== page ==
The Median Ellipticity chart shows the ellipticity of stars in the image. This should be close to zero
because stars should be round.

No Star CCDs

Image Health identifies stars in the image. The CCDs should have stars. Flat‐fields and Bias images won’t
have stars.

Describe additional plot (gradient)

What to Watch For

Write here what would appear on the graphs that would be worthy of
note or action

What to Do

Write here what to do if something worthy of action were to appear on
the plots.

RASICAM

The above images are on the same page of the viewer, if the plot
you are looking for is not visible, try scrolling down.

It is important to note that when the above charts were made, the weather conditions were very poor,
with much more cloud cover than usual.

Global Clear Flag & Local Clear Flag

The Global Clear Flag chart provides a single bit, a 0 or a 1, to describe whether‐or‐not the sky is clear. It
is based on the overall standard deviation of the RASICAM image. A score of 1 means the sky is clear.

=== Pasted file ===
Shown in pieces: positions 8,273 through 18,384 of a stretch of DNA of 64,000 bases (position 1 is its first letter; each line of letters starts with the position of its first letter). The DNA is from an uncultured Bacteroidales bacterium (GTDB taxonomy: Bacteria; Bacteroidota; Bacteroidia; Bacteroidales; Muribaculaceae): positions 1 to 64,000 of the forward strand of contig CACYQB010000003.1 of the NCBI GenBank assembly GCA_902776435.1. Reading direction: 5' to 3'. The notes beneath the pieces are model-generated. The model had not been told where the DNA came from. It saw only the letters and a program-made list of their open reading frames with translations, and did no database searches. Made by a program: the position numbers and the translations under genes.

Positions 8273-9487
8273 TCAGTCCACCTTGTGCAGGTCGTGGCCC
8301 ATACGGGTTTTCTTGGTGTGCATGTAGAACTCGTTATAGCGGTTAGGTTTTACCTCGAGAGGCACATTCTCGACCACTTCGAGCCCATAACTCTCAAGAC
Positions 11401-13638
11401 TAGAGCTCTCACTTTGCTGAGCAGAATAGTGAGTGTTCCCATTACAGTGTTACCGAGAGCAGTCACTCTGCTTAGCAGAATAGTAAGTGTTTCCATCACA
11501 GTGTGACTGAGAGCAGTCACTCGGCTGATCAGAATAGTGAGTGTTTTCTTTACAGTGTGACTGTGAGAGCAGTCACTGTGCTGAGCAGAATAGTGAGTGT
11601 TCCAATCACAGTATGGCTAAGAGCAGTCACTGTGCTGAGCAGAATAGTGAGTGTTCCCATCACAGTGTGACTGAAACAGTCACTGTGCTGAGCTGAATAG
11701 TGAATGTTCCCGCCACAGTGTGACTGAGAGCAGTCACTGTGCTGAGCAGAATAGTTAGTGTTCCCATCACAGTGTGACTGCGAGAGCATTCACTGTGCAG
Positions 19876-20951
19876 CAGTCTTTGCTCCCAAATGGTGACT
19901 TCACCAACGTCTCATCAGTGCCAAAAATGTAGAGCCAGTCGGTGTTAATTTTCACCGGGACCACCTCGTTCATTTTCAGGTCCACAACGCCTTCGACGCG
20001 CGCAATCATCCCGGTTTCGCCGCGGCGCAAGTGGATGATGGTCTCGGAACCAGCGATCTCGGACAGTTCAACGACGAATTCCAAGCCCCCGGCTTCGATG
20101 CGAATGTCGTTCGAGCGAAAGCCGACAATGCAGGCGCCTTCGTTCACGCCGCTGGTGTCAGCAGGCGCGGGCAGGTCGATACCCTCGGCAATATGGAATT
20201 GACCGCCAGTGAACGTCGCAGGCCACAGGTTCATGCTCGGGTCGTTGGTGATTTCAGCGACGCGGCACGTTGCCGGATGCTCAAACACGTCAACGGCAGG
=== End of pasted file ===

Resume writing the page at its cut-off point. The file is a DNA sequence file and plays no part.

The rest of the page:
The Local Clear Flag chart provides a single bit, a 0 or a 1, to describe whether‐or‐not the sky is clear in
the field where the Blanco Telescope is pointing. It is based on the overall standard deviation of the RASICAM image.
A score of 1 means the sky is clear.

Local Hot Fraction & Global Hot Fraction

The Local Hot Fraction is the fraction of pixels that exceed the threshold for cloudy in the region of sky
where the Blanco Telescope is pointing. Changes in this quantity indicate whether clouds are “inbound”
or “outbound”. This measurement was only taken later in the night, accounting for the part of the
chart above without data.

The Global Hot Fraction is the fraction of pixels that exceed the threshold for cloudy in the whole sky.

As can be seen in the charts above, the first part of the night was very cloudy (and still was again later).

Local Variation & Global Variation

These quantities are sensitive indicators of the presence of clouds.

The Local Variation chart shows the standard deviation of the counts in the RASICAM image in the field
where the Blanco telescope is pointing, normalized for position on the focal surface. In clear sky
conditions this is a small number. This measurement was only taken later in the night, accounting for